When have you chosen to share less than a full account of your encounters?

How were Eilis’ reasons for choosing to return to Brooklyn different from the first time she left for Brooklyn?  Did Eilis have more or less involvement with her decision the second time?  Do you think Eilis would have returned to America if she hadn’t gotten married to Tony?  
How do you think her life will unfold? 
What choice would you have made?

Pairs of Contrast

Throughout the book there are pairs of contrast:
  •   Leaving home and arriving in Brooklyn
  •  Excitement at the newness of Brooklyn and sadness of homesickness
  •  The boarding house girls who are extroverts and live it up and those who are restrained
  •  Tony and Jim
What contrasting pairs did you find in Brooklyn?  How do these contrasts shape Eilis as a character?  Are there two sides to Eilis’ character?  Are there multiple contrasting elements of her character?

Eilis’ Personality

How did you view Eilis?  Were you sympathetic to her as a character?  Did you see her as having or lacking passion?  How was she shaped by her family life and by the time period in which she grew up?  In what ways does Eilis control her life and in what ways do others control her life? 

When have you let your life be controlled by others?  When have you taken control?

Book Structure

The book is told in four parts.  Each part begins a new stage of Eilis’ life:
Part One: Eilis in Enniscorthy
Part Two: Eilis new to Brooklyn
Part Three: Eilis moves to the basement room
Part Four: Eilis arrives back in Ireland
How did each of these parts map to Eilis’ transformation as a character?  Which section did you enjoy the most?

If you were mapping your life so far into parts, where would you make the transitions between the segments in your life story?

Going Home

Perhaps one of the most evident themes in the book is the age-old question of whether we can ever return home.  The pull toward home is evident not just in Part Four of the book where Eilis is drawn back into her home life, but in her initial homesickness in Brooklyn and in her letters back and forth to her family. 
Where else do you recognize the theme of returning home in the novel?  How does each of these events shape the idea of being able to return home? 
How did Eilis answer this question in her life?

How would you answer this question for yourself?

What novels have you read where this theme was highlighted?  If you are looking for a “going home” theme in books to discuss with your group I suggest Tony Morrison’s, Home and on the lighter side, Breakfast with Buddha.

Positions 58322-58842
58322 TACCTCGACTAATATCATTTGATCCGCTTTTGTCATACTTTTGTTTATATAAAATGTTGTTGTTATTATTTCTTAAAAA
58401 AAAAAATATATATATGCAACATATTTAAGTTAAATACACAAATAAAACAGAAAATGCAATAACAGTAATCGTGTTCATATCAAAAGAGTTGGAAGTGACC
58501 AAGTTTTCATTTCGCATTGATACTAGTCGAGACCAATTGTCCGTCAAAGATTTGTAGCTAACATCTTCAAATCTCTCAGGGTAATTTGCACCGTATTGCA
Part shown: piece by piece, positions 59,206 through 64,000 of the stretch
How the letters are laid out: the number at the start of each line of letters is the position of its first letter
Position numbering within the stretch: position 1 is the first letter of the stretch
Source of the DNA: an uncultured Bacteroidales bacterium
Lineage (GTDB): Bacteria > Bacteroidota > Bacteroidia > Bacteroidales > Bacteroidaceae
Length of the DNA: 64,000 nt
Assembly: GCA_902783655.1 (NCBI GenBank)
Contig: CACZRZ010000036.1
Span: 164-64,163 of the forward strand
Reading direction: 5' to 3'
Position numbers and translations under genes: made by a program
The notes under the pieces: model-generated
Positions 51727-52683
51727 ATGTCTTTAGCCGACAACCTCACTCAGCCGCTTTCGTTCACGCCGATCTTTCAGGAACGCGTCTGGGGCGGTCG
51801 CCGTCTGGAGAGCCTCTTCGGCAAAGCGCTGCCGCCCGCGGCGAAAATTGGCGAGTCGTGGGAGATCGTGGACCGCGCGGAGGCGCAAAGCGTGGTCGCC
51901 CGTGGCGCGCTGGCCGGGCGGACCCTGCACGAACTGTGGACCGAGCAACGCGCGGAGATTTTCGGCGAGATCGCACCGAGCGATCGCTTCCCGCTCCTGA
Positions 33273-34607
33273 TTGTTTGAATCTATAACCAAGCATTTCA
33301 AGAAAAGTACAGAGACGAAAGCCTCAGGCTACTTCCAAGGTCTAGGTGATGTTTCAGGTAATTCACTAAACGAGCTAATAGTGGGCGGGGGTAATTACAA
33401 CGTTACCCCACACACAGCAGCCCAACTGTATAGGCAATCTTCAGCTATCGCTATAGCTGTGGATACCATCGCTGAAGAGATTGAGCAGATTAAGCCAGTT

1. You write that Rose is Eilis’ 30 year old sister. Where in the text does it say how old Rose is? And how old is Eilis? She is the younger sister but does it say anywhere how old she is?

  2. Always look for ages, full name and occupations shortly after a character is first introduced. In this case, Rose's age follows the description of her working in the office of Davis's Mills around a dozen pages into the novel.

  3. The character "Eilis" is pronounced "Ay-lish" in the movie, also in You-Tube videos of Saoirse Ronan talking about the character. Not "Eye-lish".

  4. Toibin actually uses "Eye-lish" as his pronunciation although he also says that he doesn't "worry about internationalizing" himself.

    The reader can work out what pronunciation works for his or her reading. Some readers don't 'hear' a name as they read, they only see it as a combination of letters. Which are you?

  5. Is this book appropriate for a 13 year old girl? Thanks.

    1. I don't consider it a young adult book and doubt my 13-year old avid readers would have enjoyed this book. However, every child is different The book can be easily skim-read by an adult to see if it's something that might be appropriate for your child.

  6. I read this novel for school and really enjoyed it! Especially all the metaphors like the ocean, the contrast in Eilis' employment etc. however I don't understand the significance of the "black umbrellas"!! Eilis first notices black umbrellas in Miss Kelly's shop before Miss Kelly offers her the job, then after Miss Kelly implies that she knows of Eilis' marriage, she tells Eilis not to "forget [her] umbrella" and then Eilis realises after she has booked her voyage home that she "had left her umbrella in the post office but did not go back to collect it." There are too many inclusions for it to be nothing!! The protection that her life in Ireland provides her feels too simplistic - I cannot figure it out! Do you have an interpretation for this?